A.G. Response to NLRB Concerning Secret Ballots
Lafe E. Solomon, Esquire
Acting General Counsel
United States Government National Labor Relations Board
1099 14th Street, NW
Washington, DC 20570
Re: State Constitutional Right to Secret Ballot in Elections for Determination of Employee Representation
Dear Mr. Solomon:
Your Office wrote to each of us on January 13, threatening to file lawsuits challenging our States' constitutional provisions guaranteeing the secret ballot in elections for determination of employee representation. We reject your demand to "stipulate to the unconstitutionality" of these amendments. These state laws protect long existing federal rights, and we will vigorously defend any legal attack upon them. That the NLRB would use its resources to sue our States for constitutionally guaranteeing the right to vote by a secret ballot is extraordinary, and we urge you to reconsider your decision.
The voters of our States overwhelmingly support the laws that you threaten to challenge. Indeed, 86% of South Carolina's voters approved the amendment supporting secret ballots. Likewise, the voters in Utah, South Dakota, and Arizona approved constitutional amendments protecting secret ballots by votes of 60%, 79% and 61% respectively.
You premise your proposed lawsuit on the erroneous conclusion that our constitutional provisions require elections when federal law does not. We do not believe that is true. Our amendments support the current federal law that guarantees an election with secret ballots if the voluntary recognition option is not chosen. See Linden Lumber v. NLRB, 419 U.S. 301, 310 (1974) (absent unfair labor practice, "a union with authorization cards purporting to represent a majority of the employees, which is refused recognition, has the burden of taking the next step in invoking the Board's election procedure").
Accordingly, your letter fails to establish that our State constitutional protections have disrupted the federal regulatory scheme in any way. Both the State amendments and the NLRA support secret ballot elections in selecting union representatives. Under the NLRA, "secret elections are generally the most satisfactory--indeed the preferred--method of ascertaining whether a union has majority support." NLRB v. Gissell Packing Co., 395 U.S. 575, 602 (1969). See also In re Dana Corp., 351 NLRB 434, 438 (2007) ("both the Board and courts have long recognized that the freedom of choice guaranteed employees by Section 7 is better realized by a secret election than a card check"); Royal Lumber Co.,118 NLRB 1015, 1017 (1957) ("secret ballot is a requisite for a free election"). Our constitutional amendments protect the right to cast secret ballots, a right that the NLRB itself is "under a duty to preserve." J. Bremer & Sons, 154 NLRB 656, 659 n. 4 (1965). Secret elections promote freedom of association, here the freedom to decide for oneself, without interference, whether to join a union. Cf. Abood v. Detroit Bd. of Ed., 431 U.S. 209, 233-235 (1977) ("Our decisions establish with unmistakable clarity that the freedom of an individual to associate for the purpose of advancing beliefs and ideas is protected by the First and Fourteenth Amendments."). Through these constitutional amendments, the voters in our States expressed their support for this important right.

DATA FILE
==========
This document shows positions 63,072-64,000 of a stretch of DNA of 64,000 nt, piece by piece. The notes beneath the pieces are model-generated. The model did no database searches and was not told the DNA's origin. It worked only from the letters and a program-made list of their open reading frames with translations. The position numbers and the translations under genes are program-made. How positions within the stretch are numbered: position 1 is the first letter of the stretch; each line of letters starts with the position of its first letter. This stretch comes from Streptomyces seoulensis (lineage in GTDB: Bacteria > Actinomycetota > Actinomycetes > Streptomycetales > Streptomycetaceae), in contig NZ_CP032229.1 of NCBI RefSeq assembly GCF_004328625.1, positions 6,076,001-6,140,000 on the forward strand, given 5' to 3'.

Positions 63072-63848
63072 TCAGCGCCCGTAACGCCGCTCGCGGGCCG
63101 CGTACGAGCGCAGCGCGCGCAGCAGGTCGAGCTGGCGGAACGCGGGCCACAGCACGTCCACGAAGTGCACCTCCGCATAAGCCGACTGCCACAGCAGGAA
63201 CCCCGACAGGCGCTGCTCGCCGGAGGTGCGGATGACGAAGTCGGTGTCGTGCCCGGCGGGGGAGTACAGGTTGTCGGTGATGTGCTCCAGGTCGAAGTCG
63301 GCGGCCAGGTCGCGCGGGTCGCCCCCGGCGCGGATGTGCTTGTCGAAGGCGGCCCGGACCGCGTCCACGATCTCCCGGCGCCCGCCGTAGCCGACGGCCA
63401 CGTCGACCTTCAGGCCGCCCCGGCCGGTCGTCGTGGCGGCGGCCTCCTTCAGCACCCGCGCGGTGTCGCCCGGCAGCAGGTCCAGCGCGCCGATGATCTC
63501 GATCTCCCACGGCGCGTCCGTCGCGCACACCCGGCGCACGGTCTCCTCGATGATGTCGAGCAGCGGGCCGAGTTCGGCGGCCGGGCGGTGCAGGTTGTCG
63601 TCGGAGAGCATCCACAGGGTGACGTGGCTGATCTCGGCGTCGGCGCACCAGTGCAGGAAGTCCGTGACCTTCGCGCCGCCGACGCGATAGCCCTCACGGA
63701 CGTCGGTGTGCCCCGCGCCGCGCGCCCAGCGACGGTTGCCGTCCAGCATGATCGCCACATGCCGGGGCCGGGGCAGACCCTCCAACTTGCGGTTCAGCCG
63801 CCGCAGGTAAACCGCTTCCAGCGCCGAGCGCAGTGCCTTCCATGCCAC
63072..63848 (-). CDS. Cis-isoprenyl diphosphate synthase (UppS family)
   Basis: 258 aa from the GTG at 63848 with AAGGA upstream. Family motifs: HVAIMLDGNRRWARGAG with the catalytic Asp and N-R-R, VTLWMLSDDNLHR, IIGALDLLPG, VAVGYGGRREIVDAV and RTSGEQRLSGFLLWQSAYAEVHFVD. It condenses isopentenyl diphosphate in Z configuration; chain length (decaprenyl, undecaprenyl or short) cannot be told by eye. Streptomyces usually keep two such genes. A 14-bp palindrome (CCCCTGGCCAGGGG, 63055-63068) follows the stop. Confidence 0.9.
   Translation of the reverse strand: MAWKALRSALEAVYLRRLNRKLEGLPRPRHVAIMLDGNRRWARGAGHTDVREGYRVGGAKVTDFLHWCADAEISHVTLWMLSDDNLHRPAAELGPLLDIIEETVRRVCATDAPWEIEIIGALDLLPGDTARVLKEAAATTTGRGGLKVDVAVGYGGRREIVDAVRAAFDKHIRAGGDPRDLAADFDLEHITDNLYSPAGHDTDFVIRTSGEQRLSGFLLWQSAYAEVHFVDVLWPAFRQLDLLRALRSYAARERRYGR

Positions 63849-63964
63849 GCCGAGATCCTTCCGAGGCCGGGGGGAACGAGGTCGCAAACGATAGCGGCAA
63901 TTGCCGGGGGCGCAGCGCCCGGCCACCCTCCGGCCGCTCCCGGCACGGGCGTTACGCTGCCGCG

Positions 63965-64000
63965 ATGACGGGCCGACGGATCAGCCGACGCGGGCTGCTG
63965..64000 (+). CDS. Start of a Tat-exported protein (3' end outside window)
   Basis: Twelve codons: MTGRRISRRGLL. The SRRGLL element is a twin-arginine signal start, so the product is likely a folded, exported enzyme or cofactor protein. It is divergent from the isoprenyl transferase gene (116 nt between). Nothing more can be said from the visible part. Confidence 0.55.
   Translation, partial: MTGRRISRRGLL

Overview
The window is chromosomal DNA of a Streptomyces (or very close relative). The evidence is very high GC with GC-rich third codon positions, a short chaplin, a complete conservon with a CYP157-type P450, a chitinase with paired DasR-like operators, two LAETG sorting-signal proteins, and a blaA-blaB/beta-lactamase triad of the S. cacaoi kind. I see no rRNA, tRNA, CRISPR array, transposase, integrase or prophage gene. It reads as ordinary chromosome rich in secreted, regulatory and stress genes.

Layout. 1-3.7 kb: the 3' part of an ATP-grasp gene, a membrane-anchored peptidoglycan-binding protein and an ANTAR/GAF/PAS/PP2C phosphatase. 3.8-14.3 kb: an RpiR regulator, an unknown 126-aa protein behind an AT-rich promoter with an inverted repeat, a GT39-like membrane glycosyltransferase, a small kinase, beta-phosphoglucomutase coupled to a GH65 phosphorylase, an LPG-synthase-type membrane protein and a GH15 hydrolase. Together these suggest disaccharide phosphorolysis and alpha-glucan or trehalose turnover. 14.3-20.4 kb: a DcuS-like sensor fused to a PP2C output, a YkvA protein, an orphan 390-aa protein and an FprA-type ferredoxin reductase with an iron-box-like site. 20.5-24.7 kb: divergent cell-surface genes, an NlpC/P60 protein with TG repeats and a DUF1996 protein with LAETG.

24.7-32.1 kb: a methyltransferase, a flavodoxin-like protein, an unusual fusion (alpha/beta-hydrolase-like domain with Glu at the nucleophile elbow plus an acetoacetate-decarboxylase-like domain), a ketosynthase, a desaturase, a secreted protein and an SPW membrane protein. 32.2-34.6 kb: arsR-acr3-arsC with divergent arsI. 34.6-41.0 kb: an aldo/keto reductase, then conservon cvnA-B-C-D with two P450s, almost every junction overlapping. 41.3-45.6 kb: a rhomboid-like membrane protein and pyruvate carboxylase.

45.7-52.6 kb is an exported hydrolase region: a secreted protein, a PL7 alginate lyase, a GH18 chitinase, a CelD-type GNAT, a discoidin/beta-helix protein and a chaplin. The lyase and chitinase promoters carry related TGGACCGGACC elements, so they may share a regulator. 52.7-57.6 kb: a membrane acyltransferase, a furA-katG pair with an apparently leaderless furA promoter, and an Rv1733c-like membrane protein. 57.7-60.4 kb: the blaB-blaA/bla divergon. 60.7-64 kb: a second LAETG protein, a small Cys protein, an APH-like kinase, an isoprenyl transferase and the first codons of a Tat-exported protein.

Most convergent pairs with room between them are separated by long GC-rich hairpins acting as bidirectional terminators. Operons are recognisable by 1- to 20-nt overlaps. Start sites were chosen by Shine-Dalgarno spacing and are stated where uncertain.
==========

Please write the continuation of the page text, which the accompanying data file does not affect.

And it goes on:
As Attorneys General, we will defend these provisions of our State Constitutions if they are challenged, but we also firmly believe that lawsuits by the federal government to attack these provisions would be misguided. Such lawsuits not only would cost the taxpayers substantially, but would seek to undermine individual rights that the NLRA and our state and federal Constitutions protect.
We urge you to respect the decision of our States' voters because nothing is more important to our democracy than preserving the right to vote by secret ballot. If you choose to proceed with the lawsuits described in your January 13 letters, we will, of course, vigorously defend our laws.
Alan Wilson - Attorney General State of South Carolina
Mark L. Shurtleff - Attorney General State of Utah
Tom Horne - Attorney General State of Arizona
Marty J. Jackley - Attorney General State of South Dakota